The Labor Day wildfires in 2020 were not only devastating in terms of the destruction they caused but also due to the extreme weather conditions that fueled them. A recent study conducted by Portland State University sheds light on the meteorological factors that led to the wildfires and the wider impacts of such extreme weather events.

Amplified Wave Pattern

One of the key findings of the study was the presence of an amplified wave pattern in the atmosphere, which was the strongest on record for that time of year. This wave pattern resulted in opposing weather extremes in the Pacific Northwest and the Rocky Mountains. The high-pressure ridge responsible for warm temperatures in the Pacific Northwest also played a role in the spread of the wildfires.

Wind Event and Wildfires

As the wave pattern broke, similar to an ocean wave breaking, it brought about a strong wind event over western Oregon. This event, coupled with warm temperatures and dry easterly winds, fueled several large wildfires that led to the evacuation of thousands of people, the destruction of thousands of homes and businesses, and the loss of lives in Oregon. The impact of these wildfires was further exacerbated by the widespread smoke, leading to abnormally high levels of air pollution in the region.

An analysis of air parcel trajectories revealed that the dry air exacerbating the fire danger originated in western Canada at heights over 5,000 meters. As this dry air descended to the surface, it warmed up, increasing its dryness and further fueling the wildfires. Understanding the origin of this dry air is crucial for predicting and managing similar events in the future.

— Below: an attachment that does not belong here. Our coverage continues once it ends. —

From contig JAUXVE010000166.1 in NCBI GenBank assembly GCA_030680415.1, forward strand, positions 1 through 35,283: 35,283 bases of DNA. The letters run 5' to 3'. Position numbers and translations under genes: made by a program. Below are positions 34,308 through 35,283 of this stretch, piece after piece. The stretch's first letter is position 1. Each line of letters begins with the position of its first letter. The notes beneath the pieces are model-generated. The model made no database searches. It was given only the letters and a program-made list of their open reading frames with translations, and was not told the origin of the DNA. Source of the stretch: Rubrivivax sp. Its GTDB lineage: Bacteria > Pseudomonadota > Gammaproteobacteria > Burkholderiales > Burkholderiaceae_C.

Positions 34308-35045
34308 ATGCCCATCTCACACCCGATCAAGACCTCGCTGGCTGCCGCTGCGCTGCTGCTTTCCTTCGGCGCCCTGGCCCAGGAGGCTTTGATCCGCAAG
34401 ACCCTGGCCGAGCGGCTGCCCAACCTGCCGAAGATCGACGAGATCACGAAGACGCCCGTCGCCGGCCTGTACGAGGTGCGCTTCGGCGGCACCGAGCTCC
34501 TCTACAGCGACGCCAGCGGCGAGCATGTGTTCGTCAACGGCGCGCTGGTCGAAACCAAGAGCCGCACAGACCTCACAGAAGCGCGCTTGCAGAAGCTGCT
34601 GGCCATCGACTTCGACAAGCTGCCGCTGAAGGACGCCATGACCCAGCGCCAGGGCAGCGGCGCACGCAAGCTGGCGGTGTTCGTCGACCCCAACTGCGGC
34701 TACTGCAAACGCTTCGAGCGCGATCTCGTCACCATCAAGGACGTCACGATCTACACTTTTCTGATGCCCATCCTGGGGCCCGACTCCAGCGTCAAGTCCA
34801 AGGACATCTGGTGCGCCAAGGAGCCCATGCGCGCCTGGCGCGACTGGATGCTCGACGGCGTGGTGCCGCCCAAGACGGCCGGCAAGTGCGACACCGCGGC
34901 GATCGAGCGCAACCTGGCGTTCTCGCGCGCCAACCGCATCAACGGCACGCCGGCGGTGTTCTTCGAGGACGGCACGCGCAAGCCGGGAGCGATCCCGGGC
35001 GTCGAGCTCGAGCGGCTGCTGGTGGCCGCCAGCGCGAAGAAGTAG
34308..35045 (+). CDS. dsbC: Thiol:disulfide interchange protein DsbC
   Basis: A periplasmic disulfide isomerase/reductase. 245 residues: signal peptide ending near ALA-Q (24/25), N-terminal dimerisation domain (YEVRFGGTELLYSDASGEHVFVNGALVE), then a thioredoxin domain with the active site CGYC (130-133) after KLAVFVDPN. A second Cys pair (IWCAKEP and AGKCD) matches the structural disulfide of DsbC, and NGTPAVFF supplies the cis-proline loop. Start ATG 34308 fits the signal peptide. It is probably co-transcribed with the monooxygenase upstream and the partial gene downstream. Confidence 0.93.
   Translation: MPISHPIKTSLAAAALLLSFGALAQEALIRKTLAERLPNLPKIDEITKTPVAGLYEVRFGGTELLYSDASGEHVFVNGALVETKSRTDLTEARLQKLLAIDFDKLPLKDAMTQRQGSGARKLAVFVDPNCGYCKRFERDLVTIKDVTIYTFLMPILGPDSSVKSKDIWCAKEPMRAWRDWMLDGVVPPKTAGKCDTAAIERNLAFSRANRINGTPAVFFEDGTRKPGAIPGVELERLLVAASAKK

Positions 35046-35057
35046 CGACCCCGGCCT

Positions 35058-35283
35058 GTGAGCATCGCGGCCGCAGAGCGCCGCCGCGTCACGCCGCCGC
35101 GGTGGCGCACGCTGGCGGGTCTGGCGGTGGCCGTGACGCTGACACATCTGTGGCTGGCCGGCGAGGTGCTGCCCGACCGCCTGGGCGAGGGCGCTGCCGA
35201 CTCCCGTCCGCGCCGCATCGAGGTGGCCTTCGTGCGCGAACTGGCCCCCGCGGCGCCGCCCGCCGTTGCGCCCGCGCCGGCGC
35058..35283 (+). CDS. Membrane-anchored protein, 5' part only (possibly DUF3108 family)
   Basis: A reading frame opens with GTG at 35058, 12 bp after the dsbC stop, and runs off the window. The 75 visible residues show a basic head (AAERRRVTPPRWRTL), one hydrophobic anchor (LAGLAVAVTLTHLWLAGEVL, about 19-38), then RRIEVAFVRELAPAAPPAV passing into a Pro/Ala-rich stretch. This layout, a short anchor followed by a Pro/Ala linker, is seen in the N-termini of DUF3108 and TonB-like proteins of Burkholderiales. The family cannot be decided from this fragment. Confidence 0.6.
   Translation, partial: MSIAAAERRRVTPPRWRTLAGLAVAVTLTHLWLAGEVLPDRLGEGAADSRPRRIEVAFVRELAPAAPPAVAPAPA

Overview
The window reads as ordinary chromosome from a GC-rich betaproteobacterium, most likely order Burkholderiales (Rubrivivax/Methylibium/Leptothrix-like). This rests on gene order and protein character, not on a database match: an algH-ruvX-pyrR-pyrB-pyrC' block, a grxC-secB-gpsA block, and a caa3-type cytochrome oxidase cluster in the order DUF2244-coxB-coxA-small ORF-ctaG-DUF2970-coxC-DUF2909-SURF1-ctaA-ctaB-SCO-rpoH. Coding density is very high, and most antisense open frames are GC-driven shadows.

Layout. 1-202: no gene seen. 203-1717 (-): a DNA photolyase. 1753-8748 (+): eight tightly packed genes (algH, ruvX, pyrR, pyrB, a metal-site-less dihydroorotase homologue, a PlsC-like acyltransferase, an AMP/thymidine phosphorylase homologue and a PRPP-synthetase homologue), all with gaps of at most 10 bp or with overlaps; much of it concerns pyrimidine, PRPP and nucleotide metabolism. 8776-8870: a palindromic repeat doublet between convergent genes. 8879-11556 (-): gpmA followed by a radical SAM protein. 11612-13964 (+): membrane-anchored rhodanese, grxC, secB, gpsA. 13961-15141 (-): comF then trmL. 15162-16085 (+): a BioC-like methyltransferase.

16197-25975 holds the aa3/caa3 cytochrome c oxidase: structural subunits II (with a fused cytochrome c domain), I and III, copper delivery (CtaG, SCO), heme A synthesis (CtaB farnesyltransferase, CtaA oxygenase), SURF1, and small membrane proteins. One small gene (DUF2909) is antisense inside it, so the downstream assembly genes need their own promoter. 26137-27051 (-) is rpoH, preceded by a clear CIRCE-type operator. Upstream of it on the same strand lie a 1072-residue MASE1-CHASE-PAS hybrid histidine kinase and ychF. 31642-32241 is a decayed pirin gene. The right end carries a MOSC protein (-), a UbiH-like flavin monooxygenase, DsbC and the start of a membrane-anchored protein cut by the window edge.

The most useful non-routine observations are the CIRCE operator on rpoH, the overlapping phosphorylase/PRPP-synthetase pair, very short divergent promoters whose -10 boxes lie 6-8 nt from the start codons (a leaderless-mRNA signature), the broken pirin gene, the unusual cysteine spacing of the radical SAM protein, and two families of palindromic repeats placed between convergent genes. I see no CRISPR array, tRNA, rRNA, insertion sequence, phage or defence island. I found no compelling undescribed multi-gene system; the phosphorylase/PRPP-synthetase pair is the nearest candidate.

The same weather system that led to wildfires in the Pacific Northwest also brought record-breaking cold temperatures to parts of the Rocky Mountains, the Southwest, and the Great Plains. The study found that the position of the jet stream played a significant role in determining temperature extremes in different regions. While it’s not clear whether events like these are becoming more common, it is evident that overall temperatures are rising.

The study’s findings highlight the complex interplay of meteorological factors that contribute to extreme weather events like the Labor Day wildfires. As we continue to experience shifts in weather patterns due to climate change, it is essential to understand the underlying meteorology to better prepare for and respond to future events. Collaboration between researchers, scientists, and policymakers is crucial in developing strategies to mitigate the impacts of such events and build resilience in the face of a changing climate.

Earth

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